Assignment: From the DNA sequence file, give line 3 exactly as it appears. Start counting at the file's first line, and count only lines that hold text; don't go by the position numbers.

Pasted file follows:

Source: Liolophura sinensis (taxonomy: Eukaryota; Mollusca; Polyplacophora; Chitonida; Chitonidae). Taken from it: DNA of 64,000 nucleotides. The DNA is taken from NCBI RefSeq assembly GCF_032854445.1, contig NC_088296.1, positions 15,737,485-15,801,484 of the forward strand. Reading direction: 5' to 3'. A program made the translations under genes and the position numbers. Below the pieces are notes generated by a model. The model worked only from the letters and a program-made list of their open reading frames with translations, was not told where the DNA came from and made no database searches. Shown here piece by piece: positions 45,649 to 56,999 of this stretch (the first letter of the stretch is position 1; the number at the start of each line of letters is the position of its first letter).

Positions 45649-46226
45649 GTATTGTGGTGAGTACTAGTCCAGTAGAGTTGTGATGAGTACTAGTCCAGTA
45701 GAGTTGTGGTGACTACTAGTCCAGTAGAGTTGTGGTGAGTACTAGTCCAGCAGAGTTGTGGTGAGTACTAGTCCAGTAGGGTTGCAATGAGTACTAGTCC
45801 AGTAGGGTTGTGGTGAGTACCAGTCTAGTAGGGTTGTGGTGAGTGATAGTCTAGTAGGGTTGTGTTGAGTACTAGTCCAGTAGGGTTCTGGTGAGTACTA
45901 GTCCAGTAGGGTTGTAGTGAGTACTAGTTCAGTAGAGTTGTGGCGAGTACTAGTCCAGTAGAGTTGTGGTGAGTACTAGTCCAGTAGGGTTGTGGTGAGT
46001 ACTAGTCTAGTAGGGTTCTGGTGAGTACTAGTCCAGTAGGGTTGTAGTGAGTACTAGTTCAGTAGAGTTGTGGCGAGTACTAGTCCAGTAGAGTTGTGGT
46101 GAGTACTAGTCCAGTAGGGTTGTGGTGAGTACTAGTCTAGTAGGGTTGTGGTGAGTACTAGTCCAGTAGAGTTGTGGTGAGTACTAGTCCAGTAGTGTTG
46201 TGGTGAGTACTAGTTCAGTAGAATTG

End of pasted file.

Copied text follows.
45649 GTATTGTGGTGAGTACTAGTCCAGTAGAGTTGTGATGAGTACTAGTCCAGTA